Remote Control of Brain Circuits With Infrared Light!
Researchers from Stanford University have developed a first-responder technique to control targeted brain circuits that treat animals from a distance.
According to the study, published in Nature Biomedical Engineering, the new technique is based on an optogenetics that insert light-sensitive algae proteins into neurons so they can turn them on and off in response to different colors.
The tool has the potential to solve one of the greatest unmet needs in neuroscience by providing a way to flexibly test the functions of certain brain cells and circuits deep in the brain during normal behavior, such as mice socializing freely with each other.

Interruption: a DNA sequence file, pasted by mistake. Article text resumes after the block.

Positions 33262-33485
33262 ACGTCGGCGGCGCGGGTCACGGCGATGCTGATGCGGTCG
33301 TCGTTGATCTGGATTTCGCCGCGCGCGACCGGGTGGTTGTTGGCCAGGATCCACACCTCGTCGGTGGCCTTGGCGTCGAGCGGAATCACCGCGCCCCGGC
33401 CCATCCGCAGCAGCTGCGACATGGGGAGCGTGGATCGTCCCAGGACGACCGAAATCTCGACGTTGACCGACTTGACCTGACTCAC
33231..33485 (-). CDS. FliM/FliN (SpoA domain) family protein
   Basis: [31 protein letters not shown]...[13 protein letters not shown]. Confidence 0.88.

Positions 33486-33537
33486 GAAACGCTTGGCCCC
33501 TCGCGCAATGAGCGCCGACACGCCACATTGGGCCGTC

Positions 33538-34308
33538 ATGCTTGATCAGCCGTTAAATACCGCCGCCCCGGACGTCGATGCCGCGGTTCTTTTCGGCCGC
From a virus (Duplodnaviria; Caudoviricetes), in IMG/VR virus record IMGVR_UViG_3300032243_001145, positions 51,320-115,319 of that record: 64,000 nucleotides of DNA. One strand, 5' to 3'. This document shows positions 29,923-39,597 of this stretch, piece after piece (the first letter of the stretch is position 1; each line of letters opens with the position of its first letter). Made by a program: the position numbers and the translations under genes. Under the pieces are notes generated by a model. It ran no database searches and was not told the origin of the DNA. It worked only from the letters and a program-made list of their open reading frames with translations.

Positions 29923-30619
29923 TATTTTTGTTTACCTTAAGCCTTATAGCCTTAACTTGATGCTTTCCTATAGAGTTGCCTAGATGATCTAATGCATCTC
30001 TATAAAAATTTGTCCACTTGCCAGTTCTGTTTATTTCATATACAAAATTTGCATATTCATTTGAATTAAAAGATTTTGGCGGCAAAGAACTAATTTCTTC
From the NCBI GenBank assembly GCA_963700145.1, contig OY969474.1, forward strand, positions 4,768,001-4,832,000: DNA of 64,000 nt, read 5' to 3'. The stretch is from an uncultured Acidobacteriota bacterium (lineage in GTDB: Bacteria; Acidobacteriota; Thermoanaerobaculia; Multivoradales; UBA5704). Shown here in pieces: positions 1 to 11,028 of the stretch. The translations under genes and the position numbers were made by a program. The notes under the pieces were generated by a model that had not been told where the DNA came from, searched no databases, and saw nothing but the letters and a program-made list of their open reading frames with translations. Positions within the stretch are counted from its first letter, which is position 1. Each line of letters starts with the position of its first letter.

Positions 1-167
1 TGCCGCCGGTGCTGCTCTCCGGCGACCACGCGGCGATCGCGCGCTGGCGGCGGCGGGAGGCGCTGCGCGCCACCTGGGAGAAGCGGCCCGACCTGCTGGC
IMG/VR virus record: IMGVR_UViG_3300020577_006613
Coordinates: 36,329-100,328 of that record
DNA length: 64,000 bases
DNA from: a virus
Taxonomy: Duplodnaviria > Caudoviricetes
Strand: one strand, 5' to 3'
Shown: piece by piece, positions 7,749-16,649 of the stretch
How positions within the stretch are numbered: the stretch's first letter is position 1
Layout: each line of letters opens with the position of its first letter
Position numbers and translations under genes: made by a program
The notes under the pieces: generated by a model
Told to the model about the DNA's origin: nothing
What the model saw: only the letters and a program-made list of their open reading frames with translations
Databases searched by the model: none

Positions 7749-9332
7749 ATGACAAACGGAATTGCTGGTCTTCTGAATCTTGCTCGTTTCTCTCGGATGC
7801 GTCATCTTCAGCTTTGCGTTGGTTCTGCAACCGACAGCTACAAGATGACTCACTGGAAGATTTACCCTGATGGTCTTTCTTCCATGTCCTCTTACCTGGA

This approach, for the first time, makes it possible to modulate certain neurons and circuits in animals that behave freely.
#brain #neurology #infrared
Study Details: Wu X, et al. Tether-free photothermal deep-brain stimulation in freely behaving mice via wide-field illumination in the near-infrared-II window. Nature Biomedical Engineering, 2022. http://doi.org/10.1038/s41551-022-00862-w